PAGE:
Government plans tougher curfews for offenders

An electronic monitoring device
Image caption Some 24,000 offenders are being electronically monitored at any one time, the Ministry of Justice says

Criminals serving community sentences could face curfews of up to 16 hours a day under new government proposals.

Currently offenders in England and Wales cannot be confined to their homes for more than 12 hours a day.

The proposals would also extend the period over which a curfew could be imposed from six months to a year and allow their hours to be varied.

Minister for Prisons and Probation Crispin Blunt said the plans would keep offenders off the street for longer.

"These tougher curfew conditions will keep offenders off the street for longer, stop them socialising in the evenings and keep them away from situations that could land them in trouble again," Mr Blunt said in a statement.

'Order to chaotic lives'

The Ministry of Justice said the changes to be included in the Legal Aid, Sentencing and Punishment of Offenders Bill would also ensure offenders faced "meaningful punishments that help stop them reoffending".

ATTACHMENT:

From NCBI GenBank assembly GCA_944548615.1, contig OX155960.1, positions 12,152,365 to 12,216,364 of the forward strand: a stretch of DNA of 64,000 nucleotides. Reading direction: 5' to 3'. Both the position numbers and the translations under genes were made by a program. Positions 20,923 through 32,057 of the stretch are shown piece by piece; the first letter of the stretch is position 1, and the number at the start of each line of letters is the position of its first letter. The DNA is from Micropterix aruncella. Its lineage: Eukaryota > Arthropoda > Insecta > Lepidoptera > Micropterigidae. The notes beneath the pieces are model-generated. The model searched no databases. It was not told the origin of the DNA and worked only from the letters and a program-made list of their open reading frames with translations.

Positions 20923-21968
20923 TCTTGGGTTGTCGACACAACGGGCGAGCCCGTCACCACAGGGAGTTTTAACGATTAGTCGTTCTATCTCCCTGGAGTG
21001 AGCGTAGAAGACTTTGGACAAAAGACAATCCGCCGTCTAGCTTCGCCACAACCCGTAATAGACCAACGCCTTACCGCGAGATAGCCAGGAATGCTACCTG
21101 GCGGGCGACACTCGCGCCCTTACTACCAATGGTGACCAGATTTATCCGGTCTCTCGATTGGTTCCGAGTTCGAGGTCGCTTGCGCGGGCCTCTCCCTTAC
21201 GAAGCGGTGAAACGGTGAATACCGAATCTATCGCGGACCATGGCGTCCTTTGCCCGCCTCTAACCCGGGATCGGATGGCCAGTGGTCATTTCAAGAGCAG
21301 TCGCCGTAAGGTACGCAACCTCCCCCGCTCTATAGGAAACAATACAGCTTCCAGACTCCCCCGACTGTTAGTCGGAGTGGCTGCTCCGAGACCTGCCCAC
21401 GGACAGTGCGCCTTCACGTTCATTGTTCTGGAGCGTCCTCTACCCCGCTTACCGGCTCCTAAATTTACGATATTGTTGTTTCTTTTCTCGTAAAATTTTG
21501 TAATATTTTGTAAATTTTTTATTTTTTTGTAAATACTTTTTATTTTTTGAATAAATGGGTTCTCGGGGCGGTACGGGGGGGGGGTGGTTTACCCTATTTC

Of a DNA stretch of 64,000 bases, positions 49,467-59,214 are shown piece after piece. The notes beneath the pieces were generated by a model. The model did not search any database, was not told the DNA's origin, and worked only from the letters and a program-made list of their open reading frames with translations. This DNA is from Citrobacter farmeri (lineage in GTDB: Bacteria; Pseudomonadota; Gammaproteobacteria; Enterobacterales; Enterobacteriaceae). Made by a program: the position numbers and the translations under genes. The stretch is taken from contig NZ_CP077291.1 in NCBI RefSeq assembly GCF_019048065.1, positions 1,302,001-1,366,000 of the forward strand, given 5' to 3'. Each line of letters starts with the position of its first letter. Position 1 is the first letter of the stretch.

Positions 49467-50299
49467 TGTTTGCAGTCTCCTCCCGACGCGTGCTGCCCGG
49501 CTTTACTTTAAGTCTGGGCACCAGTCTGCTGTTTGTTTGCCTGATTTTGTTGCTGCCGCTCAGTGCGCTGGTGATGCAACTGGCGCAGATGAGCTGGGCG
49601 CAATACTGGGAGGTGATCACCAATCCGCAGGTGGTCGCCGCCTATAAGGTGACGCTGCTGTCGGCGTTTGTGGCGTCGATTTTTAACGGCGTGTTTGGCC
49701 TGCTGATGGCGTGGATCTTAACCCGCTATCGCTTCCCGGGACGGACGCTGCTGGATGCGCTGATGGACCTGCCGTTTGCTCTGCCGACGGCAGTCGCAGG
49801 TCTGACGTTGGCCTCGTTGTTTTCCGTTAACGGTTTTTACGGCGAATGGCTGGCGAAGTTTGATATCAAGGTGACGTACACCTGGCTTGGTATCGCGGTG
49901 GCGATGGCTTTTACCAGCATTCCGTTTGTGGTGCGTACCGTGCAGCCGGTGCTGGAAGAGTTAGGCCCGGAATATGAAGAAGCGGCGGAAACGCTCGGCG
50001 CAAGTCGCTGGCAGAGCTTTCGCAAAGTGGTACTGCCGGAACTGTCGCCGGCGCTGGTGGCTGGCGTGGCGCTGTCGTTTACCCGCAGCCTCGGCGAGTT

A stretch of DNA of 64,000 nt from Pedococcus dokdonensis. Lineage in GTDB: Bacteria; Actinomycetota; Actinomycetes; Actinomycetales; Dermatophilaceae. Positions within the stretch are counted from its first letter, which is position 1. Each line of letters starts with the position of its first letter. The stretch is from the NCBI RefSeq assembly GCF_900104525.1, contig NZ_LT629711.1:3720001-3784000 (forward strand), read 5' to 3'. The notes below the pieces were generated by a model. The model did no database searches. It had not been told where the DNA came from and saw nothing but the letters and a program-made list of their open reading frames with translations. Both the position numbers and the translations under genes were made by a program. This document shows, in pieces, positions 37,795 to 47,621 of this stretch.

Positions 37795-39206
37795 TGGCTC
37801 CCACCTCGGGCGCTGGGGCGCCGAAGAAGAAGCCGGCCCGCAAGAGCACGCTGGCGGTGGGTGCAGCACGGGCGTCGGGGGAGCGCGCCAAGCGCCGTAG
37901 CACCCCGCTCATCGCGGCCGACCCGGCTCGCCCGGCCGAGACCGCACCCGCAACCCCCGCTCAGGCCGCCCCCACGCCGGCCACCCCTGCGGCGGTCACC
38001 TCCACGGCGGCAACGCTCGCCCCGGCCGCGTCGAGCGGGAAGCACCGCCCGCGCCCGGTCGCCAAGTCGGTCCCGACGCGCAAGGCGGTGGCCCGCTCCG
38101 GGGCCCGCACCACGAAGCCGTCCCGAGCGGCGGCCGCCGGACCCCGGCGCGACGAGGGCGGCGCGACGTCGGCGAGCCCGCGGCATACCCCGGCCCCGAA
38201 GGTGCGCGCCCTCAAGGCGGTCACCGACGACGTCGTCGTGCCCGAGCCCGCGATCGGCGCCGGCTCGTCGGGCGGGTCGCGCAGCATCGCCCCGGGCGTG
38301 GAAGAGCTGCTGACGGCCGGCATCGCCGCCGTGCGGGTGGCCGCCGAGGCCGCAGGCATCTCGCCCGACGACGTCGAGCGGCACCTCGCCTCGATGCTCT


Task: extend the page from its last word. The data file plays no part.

"Curfews not only restrict liberty but they can bring order to chaotic lives," it said.

Offenders can be returned to court for further sentencing if they breach their curfew conditions.

The Howard League for Penal Reform said community sentences helped people "get their lives on track" by allowing them to work, maintain relationships and take responsibility for their actions.

But director Frances Crook said "keeping people locked in their bedrooms for a year" would not encourage them to improve their behaviour.

"Instead we are mimicking the prison environment; that of idleness, television watching and boredom," she said.

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